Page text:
For 40 years, Communities in Schools has used a case management approach to confront the numerous road blocks keeping vulnerable students from graduation. Hunger, homelessness, depression, and needs as unique as the 1.62 million students the organization serves yearly in roughly 2,500 schools across the country. Until this March, all of these services were provided from a common hub: the school. With school buildings locked, Communities in Schools had to find a way to address the growing needs, and bring that solace and that safe space to students at home. Phone calls, Zoom groups, pen pal letters, even movie watching apps have become means of connection for site coordinators and the students they serve. Students who are hungry for connection in this uncertain and isolating time. Connection also gives staff a chance to check on new concerns that may be arising for their students. They knew they couldn’t take for granted that home was a safe place—physically or emotionally.
The new question-of-the-week is: What are ways to make lessons more "relevant" to students' lives? Shawn Wooton and Dawn Mitchell from Spartanburg School District in South Carolina write about culturally inclusive practices that add relevance to instruction. Kevin Parr, a 1st grade teacher from Wenatchee, Washington suggests that teachers find relevance via "small things," for example, responding to a student's writing with personal comments related to the student's story (not only the style and mechanics) can help make learning more relevant. Michael Haggen, chief academic officer for Scholastic Education, says that relevance = engagement and to provide access to high-quality authentic texts. Keisha Rembert, an 8th grade English and U.S. history teacher at Clifford Crone Middle School in Naperville, Illinois, suggests bringing in students as co-teachers. Find more suggestions in this blog post hosted by Larry Ferlazzo.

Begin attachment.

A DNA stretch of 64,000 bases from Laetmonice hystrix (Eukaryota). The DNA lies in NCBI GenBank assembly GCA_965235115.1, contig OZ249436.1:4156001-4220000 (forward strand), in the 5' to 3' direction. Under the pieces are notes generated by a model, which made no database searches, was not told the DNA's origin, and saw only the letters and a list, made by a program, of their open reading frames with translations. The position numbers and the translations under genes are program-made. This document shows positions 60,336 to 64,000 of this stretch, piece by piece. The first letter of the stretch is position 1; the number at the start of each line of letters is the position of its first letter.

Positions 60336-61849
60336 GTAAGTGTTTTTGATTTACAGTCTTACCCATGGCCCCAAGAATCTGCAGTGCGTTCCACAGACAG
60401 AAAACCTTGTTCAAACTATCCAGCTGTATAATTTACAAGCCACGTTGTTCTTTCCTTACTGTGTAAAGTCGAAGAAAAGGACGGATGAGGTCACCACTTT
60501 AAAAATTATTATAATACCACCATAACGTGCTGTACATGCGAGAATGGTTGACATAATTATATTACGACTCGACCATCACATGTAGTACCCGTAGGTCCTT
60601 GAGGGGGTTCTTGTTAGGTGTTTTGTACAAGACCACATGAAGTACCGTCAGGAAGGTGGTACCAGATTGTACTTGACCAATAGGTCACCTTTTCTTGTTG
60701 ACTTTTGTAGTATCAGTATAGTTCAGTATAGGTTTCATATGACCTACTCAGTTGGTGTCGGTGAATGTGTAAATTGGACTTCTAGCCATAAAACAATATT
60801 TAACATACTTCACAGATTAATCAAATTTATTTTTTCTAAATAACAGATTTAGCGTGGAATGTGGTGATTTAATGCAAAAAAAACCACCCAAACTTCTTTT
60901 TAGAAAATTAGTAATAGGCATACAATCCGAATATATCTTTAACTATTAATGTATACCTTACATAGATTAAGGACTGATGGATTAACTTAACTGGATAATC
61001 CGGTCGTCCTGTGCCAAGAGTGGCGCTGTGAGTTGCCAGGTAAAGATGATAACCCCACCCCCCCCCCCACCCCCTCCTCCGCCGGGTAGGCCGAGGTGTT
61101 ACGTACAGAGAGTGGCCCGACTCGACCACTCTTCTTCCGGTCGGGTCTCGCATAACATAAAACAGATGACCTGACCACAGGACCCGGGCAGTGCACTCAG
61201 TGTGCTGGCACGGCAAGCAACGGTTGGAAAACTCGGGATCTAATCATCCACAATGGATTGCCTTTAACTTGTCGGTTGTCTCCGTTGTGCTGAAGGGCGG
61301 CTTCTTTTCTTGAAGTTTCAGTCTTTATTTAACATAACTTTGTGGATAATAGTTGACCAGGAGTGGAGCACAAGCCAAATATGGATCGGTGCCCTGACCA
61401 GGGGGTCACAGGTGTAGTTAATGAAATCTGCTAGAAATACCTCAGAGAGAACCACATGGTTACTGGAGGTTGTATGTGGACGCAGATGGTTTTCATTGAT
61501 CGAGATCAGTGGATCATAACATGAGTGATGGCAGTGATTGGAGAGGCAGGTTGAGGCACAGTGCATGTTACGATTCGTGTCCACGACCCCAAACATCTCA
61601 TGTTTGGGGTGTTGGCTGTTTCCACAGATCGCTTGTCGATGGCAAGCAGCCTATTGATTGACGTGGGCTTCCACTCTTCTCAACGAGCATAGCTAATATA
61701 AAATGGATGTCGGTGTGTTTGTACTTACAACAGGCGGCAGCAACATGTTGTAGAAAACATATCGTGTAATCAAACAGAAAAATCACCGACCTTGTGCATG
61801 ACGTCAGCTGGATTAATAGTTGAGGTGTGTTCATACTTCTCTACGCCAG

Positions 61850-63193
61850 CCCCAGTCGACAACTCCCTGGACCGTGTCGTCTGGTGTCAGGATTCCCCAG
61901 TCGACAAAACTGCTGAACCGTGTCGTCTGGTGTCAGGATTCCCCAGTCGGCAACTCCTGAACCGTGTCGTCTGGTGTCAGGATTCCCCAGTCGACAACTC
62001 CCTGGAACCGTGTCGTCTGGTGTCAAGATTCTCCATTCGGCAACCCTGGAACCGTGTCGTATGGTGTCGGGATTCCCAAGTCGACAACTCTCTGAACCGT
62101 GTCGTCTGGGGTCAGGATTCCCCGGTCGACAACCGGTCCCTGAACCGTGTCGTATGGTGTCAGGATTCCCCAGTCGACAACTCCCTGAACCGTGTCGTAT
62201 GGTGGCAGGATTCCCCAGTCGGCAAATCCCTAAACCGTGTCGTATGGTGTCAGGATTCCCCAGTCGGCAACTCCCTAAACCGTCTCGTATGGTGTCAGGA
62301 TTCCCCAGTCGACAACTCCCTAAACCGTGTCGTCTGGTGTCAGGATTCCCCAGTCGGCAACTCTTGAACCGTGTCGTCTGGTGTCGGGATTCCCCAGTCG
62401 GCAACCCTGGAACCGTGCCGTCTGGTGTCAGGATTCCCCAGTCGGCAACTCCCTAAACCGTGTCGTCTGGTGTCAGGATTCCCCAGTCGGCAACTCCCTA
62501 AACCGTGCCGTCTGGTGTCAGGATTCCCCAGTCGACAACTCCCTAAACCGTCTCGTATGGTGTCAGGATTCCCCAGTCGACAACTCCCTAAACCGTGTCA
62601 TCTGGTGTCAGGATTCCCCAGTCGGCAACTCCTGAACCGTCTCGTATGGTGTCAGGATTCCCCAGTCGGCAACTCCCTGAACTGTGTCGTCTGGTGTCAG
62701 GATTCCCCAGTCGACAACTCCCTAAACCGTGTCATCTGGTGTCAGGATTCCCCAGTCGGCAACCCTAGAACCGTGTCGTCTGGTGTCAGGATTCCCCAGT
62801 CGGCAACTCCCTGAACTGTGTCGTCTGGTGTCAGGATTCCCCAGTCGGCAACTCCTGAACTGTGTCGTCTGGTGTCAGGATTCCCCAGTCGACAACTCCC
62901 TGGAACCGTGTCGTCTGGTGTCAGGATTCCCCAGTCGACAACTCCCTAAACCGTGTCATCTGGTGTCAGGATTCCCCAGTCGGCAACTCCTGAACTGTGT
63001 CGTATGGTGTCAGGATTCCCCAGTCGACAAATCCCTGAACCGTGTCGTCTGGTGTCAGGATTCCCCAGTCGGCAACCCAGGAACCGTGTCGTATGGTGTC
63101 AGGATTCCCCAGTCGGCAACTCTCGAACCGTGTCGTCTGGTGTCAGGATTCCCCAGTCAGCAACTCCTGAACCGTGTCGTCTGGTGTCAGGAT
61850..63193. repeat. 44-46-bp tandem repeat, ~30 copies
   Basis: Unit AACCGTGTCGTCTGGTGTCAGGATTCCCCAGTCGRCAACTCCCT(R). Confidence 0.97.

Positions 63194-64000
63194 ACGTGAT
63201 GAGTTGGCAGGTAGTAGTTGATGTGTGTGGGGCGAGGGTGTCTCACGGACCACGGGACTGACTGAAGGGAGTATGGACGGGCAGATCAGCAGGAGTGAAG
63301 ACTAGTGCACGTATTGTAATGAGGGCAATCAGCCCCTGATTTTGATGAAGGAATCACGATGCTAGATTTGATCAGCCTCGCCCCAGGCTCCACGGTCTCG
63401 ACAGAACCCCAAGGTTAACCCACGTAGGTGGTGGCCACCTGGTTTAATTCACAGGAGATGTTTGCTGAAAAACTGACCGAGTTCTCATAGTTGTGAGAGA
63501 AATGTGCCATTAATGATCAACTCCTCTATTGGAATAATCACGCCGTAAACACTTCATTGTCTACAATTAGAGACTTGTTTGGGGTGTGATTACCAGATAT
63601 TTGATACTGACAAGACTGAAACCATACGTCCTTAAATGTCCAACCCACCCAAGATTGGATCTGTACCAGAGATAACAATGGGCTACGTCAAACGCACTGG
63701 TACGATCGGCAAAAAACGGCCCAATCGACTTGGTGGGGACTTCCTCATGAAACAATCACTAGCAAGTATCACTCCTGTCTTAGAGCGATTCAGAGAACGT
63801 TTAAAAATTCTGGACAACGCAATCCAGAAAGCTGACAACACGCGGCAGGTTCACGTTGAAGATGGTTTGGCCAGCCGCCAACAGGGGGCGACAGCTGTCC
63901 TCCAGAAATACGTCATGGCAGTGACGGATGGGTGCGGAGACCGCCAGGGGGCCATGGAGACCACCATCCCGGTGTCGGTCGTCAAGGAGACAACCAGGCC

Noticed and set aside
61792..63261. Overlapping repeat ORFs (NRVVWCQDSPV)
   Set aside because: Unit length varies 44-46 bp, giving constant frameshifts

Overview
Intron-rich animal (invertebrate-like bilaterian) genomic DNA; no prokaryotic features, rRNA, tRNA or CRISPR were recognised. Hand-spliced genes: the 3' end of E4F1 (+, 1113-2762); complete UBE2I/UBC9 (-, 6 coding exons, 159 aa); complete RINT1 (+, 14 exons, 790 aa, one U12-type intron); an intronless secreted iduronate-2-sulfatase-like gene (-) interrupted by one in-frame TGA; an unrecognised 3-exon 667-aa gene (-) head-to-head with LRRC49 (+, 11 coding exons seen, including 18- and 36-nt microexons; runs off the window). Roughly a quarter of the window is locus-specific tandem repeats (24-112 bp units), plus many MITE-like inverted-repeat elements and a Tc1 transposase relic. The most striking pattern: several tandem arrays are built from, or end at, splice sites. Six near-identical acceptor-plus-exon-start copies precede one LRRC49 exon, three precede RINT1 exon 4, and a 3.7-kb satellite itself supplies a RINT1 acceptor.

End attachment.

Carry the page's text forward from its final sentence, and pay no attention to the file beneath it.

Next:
My dear high school class of 2020: Oh, where do we even begin? First, I want to say how much I love and adore you. I’ve known many of you since you were 12 years old, bouncing around my 7th grade classroom, reading, thinking, and laughing with me. You indulged me when I made funny voices during read alouds and participated when I made you go outside to try the “Unity clap” we learned about in a lesson on the United Farm Workers strike. I was so happy that our small school meant I got to teach you as 9th graders as well. I loved watching you grow once you moved on and become the marvelous young adults you are today. You made me so happy to be back in the classroom with you. You reminded me then (and now) why I love being a teacher.